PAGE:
Thursday, July 15, 2010
Making even Iqbal look good
I have not had much good to say about Iqbal, but here is one small thing to recommend it: It did not impose true heightened pleading (or pleading "with particularity" a la Rule 9) in civil rights actions and it trumps any attempts by lower courts to do so.
Pre-Twiqbal, the Supreme Court had insisted in three cases that civil rights cases were governed by the ordinary pleading rules of Rule 8(a)(2), not 9(b). Despite this insistence, the Eleventh Circuit had continued to require fact pleading in § 1983 actions against individual officers involving qualified immunity (which is to say most § 1983 damages actions). Because none of SCOTUS' pre-Iqbal decisions had involved a § 1983 claim against an individual defendant raising a defense of qualified immunity, the Eleventh Circuit had continued to insist that there was no binding precedent and it remained free to decide that the policies of qualified immunity (early rejection of nonmeritorious claims and protecting officers from protracted discovery and litigation) demand heightened pleading.
But in Randall v. Scott, the Eleventh Circuit finally got the hint that civil rights claims, even ones are not subject to special pleading beyond what goes for other claims (other than those enumerated in Rule 9(b)), which is to say they are controlled by Iqbal and its two-step approach. Of course, the circuit court went down fighting. The court did a thorough review of Iqbal and concluded that, while it involved general pleading standards under Rule 8(a)(2), it "specifically describes" those standards for actions involving a deprivation of constitutional rights in which individual officer defendants raised a qualified immunity defense on a 12(b)(6) motion. In other words, it had no choice. But you get a sense from the opinion that if Iqbal had been less explicit about its context, the Eleventh Circuit would have tried to find a way to keep its old pleading standard (unfortunately, the only possible distinction--Iqbal was a Bivens action while this is § 1983--could not pass the laugh test).
Randall confirms that Iqbal, while certainly more demanding than Conley and requiring some facts, is not the same as the heightened pleading. It requires less than what Rule 9(b) requires for fraud claims and less than the Eleventh Circuit had been requiring for civil rights claims. This hopefully sends a strong signal to lower courts in the Eleventh that Iqbal is not the strictest possible standard. Courts thus should be less demanding of § 1983 complaints, particularly those claims involving allegations of state of mind, conspiracy, and other information uniquely in the defendant's control.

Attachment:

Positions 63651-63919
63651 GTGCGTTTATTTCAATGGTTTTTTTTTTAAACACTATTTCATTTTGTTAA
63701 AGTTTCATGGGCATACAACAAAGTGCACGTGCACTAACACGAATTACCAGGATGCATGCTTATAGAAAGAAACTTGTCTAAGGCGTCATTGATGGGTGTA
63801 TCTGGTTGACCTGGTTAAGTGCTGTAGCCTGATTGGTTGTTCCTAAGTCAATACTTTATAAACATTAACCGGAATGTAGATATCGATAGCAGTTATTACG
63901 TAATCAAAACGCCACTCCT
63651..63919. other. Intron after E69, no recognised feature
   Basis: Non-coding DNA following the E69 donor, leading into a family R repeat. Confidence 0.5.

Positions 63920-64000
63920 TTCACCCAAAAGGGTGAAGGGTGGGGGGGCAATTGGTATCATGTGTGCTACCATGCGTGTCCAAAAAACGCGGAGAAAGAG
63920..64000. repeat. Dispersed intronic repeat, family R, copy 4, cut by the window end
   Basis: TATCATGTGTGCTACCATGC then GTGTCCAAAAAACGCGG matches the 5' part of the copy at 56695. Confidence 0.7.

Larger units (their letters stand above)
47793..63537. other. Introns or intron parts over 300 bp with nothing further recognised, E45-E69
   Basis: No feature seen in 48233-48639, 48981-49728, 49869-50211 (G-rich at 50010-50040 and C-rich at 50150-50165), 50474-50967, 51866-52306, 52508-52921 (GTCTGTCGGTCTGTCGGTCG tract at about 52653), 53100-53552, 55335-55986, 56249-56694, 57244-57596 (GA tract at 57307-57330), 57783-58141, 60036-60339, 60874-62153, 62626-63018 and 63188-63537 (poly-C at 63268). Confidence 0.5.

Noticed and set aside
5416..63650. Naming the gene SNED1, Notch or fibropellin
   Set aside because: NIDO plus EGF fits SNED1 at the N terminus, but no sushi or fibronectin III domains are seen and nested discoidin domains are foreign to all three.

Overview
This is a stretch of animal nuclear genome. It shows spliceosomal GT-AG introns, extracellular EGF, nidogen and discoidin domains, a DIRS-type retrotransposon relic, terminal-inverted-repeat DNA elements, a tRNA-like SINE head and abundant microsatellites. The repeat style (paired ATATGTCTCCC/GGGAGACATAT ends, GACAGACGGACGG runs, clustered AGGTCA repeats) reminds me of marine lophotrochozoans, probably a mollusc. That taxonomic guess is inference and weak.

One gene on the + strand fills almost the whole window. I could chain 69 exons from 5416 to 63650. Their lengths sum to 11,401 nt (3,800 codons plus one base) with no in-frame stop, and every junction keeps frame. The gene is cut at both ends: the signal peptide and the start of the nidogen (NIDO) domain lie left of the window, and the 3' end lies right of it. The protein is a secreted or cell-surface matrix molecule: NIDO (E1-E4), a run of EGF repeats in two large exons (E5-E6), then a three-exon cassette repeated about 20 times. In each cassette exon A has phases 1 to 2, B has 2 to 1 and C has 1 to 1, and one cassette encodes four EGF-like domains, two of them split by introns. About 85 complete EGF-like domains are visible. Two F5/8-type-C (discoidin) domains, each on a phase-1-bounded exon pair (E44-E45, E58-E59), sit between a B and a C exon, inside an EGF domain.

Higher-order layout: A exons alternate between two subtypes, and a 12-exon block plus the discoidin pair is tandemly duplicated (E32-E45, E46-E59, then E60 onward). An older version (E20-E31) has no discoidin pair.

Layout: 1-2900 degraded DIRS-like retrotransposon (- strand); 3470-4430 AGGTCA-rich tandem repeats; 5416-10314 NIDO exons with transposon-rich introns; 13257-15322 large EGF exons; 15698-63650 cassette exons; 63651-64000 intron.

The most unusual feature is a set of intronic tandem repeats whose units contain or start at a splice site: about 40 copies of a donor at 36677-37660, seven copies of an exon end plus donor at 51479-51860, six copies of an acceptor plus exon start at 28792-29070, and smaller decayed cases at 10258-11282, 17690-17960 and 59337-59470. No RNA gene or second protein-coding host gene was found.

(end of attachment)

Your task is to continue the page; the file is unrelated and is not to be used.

Of course, even if Iqbal is not the most-demanding standard, all is not well in Mr. Randall's world. The court went on to say that his claim fails even under the less-demanding pleading standard, thus the dismissal was proper. Randall had been fired from his job as chief of staff to the DA because he ran for Chair of the County Commission against his boss' husband; Randall alleged First Amendment retaliation. The court agreed that he had some First Amendment liberty to run for office free from public retaliation (where there was no government interest for firing him), but that the right to run for office was not clearly established.
So the plaintiff still loses, although this loss can be chalked up not to problems with the pleading rules, but with the rules of qualified immunity.
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I tend to think that Rule 9 (or PSLRA) pleading is different in kind, rather than degree, from Twiqbal pleading. "Heightened" pleading under Rule 9 requires "particularity" (the who, what, when, where), whereas Twiqbal requires "plausibility." The former goes to the quantity of facts; the latter goes to the quality of them. True, if you don't meet the Twiqbal standard, you might be able to by pleading more facts--and thus both standards in practice require more fact pleading than the ond Conley standard did, and in that sense Rule 9 and Twiqbal are somewhat similar. But I do think there's a marked distinction in kind (not just degree) between them that lower courts are eliding.
Posted by: Scott Dodson | Jul 15, 2010 10:16:34 AM
I'm not clear though on how you're supposed to establish the plausibility of a claim that the judge is pre-disposed (using common "sense and judicial experience") to believe is implausible, without talking about who, what, when, and where. E.g. (as I put it to my Civ Pro class) Richard Notebaert met with the bosses of the other 6 Baby Bells in a hotel room in Kansas City on October 8, 2001, and then and there conspired to lock out CLEC competition from each of their markets.
Posted by: Bruce Boyden | Jul 15, 2010 1:30:09 PM